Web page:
Ukraine denies radioactive spike from Chernobyl forest fire
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Ukrainian government agencies on Monday denied an official's claim that a forest fire in the Chernobyl exclusion zone caused a spike in radiation levels.
Firefighters are still battling a blaze that broke out at the weekend in the wooded zone around the ruined Chernobyl reactor that exploded in 1986 in the world's worst nuclear accident.
On Sunday, Yegor Firsov, head of Ukraine's state ecological inspection service, said in a Facebook post that radiation levels at the centre of the fire were higher than normal.
His post included a video of a Geiger counter showing radiation levels 16 times higher than normal.
Ukraine's emergency service told AFP that no increase in radiation in the air had been detected.
"There is no spike in radiation levels," said Olga Kozak, a spokeswoman for the emergency service, which has deployed planes, a helicopter and more than 100 firefighters to fight the blaze,
Ukraine's government agency for managing the Chernobyl exclusion zone also reported that normal levels of gamma radiation "were not exceeded" in the area of the fire.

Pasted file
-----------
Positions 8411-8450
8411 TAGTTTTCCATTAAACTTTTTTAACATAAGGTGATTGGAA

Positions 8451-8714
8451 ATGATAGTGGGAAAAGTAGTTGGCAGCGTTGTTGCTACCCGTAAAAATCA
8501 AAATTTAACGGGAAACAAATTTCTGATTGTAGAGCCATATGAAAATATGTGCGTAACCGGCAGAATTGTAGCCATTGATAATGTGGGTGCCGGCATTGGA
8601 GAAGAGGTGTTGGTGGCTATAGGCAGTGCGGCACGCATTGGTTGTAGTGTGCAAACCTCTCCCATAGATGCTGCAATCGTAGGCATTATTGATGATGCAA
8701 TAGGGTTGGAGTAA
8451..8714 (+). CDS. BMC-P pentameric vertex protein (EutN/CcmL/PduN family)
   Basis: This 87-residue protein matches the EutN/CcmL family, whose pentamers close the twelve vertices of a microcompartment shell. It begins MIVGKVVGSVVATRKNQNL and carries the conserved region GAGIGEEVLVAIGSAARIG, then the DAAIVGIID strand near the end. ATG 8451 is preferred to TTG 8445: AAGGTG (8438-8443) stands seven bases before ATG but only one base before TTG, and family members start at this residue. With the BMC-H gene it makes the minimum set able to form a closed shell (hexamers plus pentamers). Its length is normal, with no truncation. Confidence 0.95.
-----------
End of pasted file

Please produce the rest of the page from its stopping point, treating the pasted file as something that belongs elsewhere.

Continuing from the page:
Later Monday, Firsov himself withdrew his claim, writing on Facebook that manmade radionuclides were not detected at the site of the fire.
He added that the fire in the exclusion zone did not affect the radiation situation in Kiev and the suburbs, refuting his earlier statement.
Police said the blaze broke out after a man set fire to dry grass near the Chernobyl exclusion zone and flames spread through the forest
The power station contaminated a large swathe of Europe when its fourth reactor exploded in April 1986, with the area immediately around the plant the worst affected.
People are not allowed to live within 30 kilometres (18 miles) of the power station.
The three other reactors at Chernobyl continued to generate electricity until the power station finally closed in 2000. A giant protective dome was put in place over the fourth reactor in 2016.
Fires occur regularly in the forests near the Chernobyl power plant.
© 2020 AFP